Security Vulnerability Assessments Small- and Medium-Sized Industries and

Security Vulnerability Assessments Small- and Medium-Sized Industries and

Security Vulnerability Assessments Small- and Medium-Sized Industries and Laboratories SAND No. 2010-4653C Sandia is a multi-program laboratory operated by Sandia Corporation, a Lockheed Martin Company, for the United States Department of Energys National Nuclear Security Administration under contract DE-AC04-94AL85000. Presentation Objectives Discuss the purpose and objectives of security vulnerability assessments (SVA) Detail the methodology for conducting a SVA at smalland medium-sized industries and laboratories

Provide discussion and exercises to help practice the SVA methodology Key acronyms ASD Adversary Sequence Diagram CCTV Closed Circuit Television CSC Central Security Control DBT Design Basis Threat DEPO Design and Evaluation Process Outline DOL Department of Labor EPA Environmental Protection Agency FAR Failure Alarm Rate HVAC Heating, Ventilation, and Air Conditioning IR - Infrared NAR Nuisance Alarm Rate OSHA Occupational Safety and Health Administration PE Path Element PIDAS Perimeter Intrusion Detection and Assessment System PPS Physical Protection System RF Radio Frequency SVA Security Vulnerability Assessment Key Definitions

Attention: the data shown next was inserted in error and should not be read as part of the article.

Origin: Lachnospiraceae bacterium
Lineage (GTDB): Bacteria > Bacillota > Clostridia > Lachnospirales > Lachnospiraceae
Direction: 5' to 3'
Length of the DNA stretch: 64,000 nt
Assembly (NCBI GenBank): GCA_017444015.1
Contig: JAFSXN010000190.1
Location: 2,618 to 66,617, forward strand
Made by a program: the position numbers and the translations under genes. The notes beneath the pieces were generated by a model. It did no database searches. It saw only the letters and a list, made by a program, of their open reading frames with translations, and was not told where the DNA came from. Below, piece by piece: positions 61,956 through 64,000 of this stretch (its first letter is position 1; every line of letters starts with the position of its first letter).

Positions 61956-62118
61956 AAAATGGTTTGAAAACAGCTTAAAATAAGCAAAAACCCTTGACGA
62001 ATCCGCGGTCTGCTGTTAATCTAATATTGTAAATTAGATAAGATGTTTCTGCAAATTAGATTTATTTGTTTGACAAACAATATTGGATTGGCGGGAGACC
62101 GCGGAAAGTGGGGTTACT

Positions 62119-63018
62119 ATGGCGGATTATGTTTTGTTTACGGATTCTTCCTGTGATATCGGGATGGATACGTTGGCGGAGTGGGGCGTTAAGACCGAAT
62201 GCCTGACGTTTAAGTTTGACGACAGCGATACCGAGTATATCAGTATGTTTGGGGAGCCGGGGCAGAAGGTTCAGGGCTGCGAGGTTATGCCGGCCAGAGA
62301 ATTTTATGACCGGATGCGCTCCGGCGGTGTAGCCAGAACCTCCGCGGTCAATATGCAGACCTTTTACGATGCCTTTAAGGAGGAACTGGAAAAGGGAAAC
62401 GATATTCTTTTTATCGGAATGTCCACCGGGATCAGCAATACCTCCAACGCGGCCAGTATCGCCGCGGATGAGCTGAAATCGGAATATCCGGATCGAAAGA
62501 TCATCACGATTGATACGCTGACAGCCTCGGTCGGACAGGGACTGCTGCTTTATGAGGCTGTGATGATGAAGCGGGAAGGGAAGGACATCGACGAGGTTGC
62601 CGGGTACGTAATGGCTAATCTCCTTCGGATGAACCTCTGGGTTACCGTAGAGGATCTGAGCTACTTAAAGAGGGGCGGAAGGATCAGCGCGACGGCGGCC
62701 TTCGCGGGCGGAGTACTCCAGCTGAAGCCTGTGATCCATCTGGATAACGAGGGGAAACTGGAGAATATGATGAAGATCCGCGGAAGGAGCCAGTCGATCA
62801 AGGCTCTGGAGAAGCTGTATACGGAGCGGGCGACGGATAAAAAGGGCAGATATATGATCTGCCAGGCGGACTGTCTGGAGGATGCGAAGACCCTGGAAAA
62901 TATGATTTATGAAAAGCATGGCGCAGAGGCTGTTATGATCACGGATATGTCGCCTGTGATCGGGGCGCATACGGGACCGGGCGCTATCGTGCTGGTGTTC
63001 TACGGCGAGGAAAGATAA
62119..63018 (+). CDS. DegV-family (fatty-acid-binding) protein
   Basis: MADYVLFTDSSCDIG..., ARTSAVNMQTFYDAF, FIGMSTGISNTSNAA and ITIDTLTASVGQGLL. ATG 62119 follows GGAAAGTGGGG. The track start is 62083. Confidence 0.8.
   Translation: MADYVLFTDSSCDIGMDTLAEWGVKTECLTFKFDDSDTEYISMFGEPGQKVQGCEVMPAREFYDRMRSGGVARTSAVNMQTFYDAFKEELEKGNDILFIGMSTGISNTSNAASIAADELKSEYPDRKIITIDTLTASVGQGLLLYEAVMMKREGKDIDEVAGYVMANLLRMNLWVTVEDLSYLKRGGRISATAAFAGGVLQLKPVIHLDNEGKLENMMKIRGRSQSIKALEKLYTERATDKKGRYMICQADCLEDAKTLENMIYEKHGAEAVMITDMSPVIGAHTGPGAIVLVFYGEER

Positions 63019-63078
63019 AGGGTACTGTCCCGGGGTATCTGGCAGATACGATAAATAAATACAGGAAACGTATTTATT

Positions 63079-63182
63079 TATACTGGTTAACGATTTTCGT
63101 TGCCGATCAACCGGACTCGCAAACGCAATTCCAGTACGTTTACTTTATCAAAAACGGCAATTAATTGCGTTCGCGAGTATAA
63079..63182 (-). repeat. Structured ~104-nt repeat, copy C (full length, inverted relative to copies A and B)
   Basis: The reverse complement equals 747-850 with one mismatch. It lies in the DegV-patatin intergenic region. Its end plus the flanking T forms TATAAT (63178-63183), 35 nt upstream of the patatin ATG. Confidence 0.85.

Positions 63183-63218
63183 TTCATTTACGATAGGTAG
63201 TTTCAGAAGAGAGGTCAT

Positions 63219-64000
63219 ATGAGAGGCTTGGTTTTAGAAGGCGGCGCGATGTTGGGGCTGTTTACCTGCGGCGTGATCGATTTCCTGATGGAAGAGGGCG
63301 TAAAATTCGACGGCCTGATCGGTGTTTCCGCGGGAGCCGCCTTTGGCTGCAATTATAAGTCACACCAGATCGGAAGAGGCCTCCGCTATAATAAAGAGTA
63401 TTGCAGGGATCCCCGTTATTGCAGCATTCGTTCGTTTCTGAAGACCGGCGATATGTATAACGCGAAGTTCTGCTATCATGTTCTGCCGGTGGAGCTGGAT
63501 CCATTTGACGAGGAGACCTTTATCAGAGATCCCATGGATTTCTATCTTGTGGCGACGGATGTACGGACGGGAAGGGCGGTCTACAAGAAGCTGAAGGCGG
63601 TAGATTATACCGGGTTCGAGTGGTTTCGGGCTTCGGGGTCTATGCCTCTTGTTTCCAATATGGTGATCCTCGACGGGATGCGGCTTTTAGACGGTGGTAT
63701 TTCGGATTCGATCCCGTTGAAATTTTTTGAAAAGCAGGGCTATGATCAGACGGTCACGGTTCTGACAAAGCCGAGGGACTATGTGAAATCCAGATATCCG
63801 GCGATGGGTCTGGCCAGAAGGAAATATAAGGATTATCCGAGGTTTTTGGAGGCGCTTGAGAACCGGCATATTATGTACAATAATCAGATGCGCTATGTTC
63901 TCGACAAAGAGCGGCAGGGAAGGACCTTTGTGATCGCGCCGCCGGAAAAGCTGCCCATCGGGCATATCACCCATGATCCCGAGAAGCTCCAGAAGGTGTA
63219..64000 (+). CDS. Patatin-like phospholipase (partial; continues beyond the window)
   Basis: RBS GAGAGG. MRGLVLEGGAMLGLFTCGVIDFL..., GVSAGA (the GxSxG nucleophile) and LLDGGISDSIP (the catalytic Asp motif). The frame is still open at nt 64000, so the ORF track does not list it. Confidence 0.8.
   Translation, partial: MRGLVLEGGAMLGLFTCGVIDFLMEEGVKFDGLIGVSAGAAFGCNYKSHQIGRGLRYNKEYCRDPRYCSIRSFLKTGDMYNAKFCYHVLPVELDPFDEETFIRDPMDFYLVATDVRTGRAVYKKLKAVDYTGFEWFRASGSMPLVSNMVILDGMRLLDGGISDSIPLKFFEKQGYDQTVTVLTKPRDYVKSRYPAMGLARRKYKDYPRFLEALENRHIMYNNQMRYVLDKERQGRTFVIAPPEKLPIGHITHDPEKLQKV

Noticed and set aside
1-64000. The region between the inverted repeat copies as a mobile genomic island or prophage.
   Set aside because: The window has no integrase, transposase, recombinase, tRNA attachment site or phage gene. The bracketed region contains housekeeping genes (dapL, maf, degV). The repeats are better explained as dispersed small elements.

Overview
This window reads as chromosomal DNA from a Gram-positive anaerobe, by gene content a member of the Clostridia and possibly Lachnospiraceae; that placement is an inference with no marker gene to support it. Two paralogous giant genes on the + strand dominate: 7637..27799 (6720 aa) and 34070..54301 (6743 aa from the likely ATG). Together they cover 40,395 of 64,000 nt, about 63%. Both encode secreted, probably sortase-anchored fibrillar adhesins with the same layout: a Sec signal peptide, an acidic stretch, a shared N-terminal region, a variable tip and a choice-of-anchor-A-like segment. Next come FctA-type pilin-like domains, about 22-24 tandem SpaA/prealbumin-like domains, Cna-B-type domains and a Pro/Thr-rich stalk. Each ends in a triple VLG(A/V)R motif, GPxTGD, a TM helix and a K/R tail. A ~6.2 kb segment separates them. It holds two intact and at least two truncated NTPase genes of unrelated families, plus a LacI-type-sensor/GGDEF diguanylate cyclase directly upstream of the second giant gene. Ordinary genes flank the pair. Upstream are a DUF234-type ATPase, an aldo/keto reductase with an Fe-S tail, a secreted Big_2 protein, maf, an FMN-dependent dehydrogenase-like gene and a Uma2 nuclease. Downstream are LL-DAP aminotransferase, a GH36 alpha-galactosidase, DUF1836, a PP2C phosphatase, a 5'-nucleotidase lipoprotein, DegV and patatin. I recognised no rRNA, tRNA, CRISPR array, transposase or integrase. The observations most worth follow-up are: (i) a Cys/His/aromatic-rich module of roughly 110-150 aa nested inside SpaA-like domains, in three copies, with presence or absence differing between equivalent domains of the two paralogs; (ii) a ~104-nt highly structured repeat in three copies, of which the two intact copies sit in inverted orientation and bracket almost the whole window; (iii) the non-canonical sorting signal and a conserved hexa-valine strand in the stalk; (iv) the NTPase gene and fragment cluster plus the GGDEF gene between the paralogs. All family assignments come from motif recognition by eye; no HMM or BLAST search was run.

Collusion Threat adversaries comprised of insiders and outsiders Insider Threat adversary with authorized access Outsider Threat adversary with no authorized access Security Vulnerability Assessment systematic evaluation process in which qualitative and/or quantitative techniques are applied to detect vulnerabilities and to arrive at an effectiveness level for a security system to protect specific targets from specific adversaries and their acts. (Garcia, 2008) Presentation Overview 1. SVA objectives and overview 2. Describe methodology and practice exercises for SVA a) b) c) d)